70,000 Attend Waimea Cherry Blossom Heritage Festival
Video by Crystal Richard.
This year’s chilly winter has Waimea’s cherry blossoms in full bloom, drawing an estimated 65,000 to 70,000 to the 24th Annual Waimea Cherry Blossom Heritage Festival to enjoy approximate 75 Hawai‘i Island’s Waimea cherry blossom trees and activities on Saturday, Feb. 4, 2017.
Traditionally held the first Saturday of February, the Waimea Cherry Blossom Heritage Festival includes a variety of activities at multiple venues throughout Waimea town on the Big Island.
The tradition of hanami celebrates the first cherry blossoms of spring dates back to seventh-century Japan. The word “hanami,” comprised of hana, meaning flower, and mi meaning look, is the Japanese word for cherry blossom viewing party.
Events featured an all-day lineup of Japanese and multicultural performing arts, hands-on demonstrations of bonsai and origami, a traditional tea ceremony, mochi pounding, craft fairs, a quilt show and food booths.
“We felt this year’s festival really showcased the diversity of culture here on the Big Island that has blended nicely with the Japanese culture,” said volunteer organizer Margo Mau Bunnell. “The food, the people and the viewing of the cherry blossom—hanami has really become part of this community and the state of Hawai‘i and we hope that it will continue for generations to come.”
The day’s performances included the Enka Sisters; Christy Lassiter Trio; Darlene Ahuna, a Nā Hōkū Hanohano Award winner; Hui Okinawa Kobudo Taiko; music of the koto, a Japanese stringed instrument, by Darin Miyashiro; performance by the Hawaii Lion Dance Association; Okinawan-style Taiko drumming by Ryukyukoku Daiko; the Aloha Kings; Da Poi Dawgz;and more.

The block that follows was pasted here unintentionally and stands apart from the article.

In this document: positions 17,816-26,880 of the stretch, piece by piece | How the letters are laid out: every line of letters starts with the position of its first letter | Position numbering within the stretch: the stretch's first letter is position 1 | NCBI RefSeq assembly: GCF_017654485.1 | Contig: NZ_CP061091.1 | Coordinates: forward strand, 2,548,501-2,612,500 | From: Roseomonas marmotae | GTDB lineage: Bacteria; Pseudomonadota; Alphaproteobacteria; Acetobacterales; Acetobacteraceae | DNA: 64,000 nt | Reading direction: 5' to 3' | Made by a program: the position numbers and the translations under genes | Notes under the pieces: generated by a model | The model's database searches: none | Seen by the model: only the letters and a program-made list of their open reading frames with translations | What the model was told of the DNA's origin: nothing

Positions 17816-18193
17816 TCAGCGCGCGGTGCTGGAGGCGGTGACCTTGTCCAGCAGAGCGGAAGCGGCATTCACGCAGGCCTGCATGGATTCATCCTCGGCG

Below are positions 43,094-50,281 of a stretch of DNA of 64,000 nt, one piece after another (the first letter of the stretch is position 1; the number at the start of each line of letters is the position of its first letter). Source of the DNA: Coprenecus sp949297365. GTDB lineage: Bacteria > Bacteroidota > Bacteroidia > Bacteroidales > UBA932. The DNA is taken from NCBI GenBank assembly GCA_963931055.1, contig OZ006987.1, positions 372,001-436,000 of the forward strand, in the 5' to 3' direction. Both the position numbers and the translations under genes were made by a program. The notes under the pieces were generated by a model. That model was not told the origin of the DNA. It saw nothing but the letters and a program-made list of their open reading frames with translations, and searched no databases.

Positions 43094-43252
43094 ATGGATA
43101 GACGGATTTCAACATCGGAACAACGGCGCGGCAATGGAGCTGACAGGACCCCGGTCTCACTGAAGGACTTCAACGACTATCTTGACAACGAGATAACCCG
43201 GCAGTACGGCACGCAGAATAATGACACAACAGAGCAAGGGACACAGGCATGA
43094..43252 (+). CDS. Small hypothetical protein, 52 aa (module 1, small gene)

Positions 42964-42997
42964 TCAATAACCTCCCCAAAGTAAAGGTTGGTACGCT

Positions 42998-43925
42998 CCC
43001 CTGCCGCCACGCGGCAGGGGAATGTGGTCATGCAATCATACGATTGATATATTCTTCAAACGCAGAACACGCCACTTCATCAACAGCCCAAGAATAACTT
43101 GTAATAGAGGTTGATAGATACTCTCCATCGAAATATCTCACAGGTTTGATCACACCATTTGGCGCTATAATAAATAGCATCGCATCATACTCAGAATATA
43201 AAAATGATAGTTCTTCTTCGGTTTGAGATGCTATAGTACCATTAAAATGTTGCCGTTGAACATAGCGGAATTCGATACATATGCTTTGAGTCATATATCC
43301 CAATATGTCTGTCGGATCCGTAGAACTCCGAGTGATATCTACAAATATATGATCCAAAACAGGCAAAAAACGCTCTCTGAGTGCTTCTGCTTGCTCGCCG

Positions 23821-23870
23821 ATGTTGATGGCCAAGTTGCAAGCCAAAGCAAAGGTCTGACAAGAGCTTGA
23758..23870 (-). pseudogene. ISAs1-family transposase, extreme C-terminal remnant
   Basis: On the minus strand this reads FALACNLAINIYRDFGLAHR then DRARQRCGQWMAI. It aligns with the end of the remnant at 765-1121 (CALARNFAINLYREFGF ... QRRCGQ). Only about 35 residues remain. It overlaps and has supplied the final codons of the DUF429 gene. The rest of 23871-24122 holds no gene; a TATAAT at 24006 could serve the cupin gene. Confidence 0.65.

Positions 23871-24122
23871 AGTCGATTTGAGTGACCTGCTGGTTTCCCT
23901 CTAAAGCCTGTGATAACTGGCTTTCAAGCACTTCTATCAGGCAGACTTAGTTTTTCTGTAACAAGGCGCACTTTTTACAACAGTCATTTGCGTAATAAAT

The colorful Chinese Lion Dancers, the centuries-old tradition essential to New Year’s festivities in Hawai‘i, incorporated acrobatic feats and leaps, and interaction with the audience as they proceeded through the crowd down historic Church Row.
Participants young and old “fed” the lions small donations to bring good fortune in the year ahead.
Many new locations to in the Waimea community participated this year. W.M. Keck Observatory offered solar viewing and the Historic Spencer House offered a koto presentation by Darin Miyashiro, vintage kimonos and a Kokeshi doll display.
As the cherry blossoms signal spring nearing, as does the first flush of tea. New to the festival this year, Mauna Kea Tea assisted with tea education and appreciation by serving a variety of locally grown green varieties in the lobby of the Kahilu Theater.
An additional new aspect of this year’s festival was tying in sister cities in Japan. This year, Tokyo Marriott Executive Sous Chef Takashi Ogawa and Waikoloa Beach Marriott Executive Chef Jayson Kanekoa teamed up to demonstrate their take on the Sakura Festival, which was featured through Waikoloa Beach Marriott hotel.
Penny Keli‘i-Vredenburg was the mistress of ceremonies, followed by a blessing given by Rev. Shigo Furusawa.
Mayor Harry Kim, Gov. David Ige, Japan Consul General Yasushi Misawa, County Director of Parks and Recreation Charmaine Kamaka and Council Rep. Tim Richards offered welcome addresses.
This year’s festival honored long-time festival contributor Roberts Hawaii and Guinness World Record holder Betty Webster.
The first cherry trees date back to 1912. The Waimea Lions Club inaugurated the festival in 1994.
The Hawaii County Department of Parks and Recreation, Cultural Education Section was the primary sponsor of this year’s festival, in addition to a large volunteer planning committee.
Next year, the festival will celebrate a quarter century. Future plans may include requesting the county’s permission to add a parade to the festivities and inviting people from Japan to be participants.